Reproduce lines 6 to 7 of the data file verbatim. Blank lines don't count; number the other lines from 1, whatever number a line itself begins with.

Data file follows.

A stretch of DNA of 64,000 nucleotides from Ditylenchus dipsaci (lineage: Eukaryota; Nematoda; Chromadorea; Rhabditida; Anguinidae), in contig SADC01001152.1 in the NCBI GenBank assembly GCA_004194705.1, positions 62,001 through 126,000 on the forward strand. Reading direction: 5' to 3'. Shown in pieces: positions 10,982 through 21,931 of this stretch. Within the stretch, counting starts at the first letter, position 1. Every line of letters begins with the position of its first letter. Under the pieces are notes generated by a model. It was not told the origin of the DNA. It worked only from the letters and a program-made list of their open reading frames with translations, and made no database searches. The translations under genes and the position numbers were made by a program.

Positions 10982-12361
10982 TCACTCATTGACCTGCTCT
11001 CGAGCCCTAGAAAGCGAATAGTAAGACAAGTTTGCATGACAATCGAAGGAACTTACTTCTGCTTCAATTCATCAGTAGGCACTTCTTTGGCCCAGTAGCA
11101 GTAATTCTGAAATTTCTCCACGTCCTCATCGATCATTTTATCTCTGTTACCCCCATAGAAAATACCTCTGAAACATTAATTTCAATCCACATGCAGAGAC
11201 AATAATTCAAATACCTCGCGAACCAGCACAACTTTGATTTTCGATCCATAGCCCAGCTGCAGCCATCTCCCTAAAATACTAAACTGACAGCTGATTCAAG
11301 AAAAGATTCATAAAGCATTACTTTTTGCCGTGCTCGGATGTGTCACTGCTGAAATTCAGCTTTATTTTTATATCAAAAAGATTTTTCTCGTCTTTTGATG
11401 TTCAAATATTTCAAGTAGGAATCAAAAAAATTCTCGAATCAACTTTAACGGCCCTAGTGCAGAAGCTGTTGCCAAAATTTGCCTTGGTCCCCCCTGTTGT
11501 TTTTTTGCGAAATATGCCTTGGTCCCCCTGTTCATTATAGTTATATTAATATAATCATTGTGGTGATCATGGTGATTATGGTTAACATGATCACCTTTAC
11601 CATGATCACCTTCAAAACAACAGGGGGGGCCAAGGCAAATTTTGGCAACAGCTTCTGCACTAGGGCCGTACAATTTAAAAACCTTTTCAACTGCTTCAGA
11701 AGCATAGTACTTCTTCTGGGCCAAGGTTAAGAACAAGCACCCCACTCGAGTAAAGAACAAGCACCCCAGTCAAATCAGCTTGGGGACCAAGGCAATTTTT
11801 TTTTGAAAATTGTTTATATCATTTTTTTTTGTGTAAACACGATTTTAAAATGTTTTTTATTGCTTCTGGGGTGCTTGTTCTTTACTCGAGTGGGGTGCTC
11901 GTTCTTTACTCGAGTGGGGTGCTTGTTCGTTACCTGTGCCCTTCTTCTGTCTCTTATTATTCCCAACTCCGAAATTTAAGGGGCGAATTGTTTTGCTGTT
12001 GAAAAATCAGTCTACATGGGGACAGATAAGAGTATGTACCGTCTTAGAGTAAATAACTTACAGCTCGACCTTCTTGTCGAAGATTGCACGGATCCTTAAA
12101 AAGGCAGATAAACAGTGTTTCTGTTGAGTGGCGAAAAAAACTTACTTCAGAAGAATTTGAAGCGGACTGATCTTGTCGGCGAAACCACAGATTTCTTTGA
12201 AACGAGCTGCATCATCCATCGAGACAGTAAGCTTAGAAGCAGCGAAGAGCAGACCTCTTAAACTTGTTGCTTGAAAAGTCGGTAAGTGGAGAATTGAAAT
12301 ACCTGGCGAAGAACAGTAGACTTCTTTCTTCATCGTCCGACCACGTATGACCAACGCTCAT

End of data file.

11201 AATAATTCAAATACCTCGCGAACCAGCACAACTTTGATTTTCGATCCATAGCCCAGCTGCAGCCATCTCCCTAAAATACTAAACTGACAGCTGATTCAAG
11301 AAAAGATTCATAAAGCATTACTTTTTGCCGTGCTCGGATGTGTCACTGCTGAAATTCAGCTTTATTTTTATATCAAAAAGATTTTTCTCGTCTTTTGATG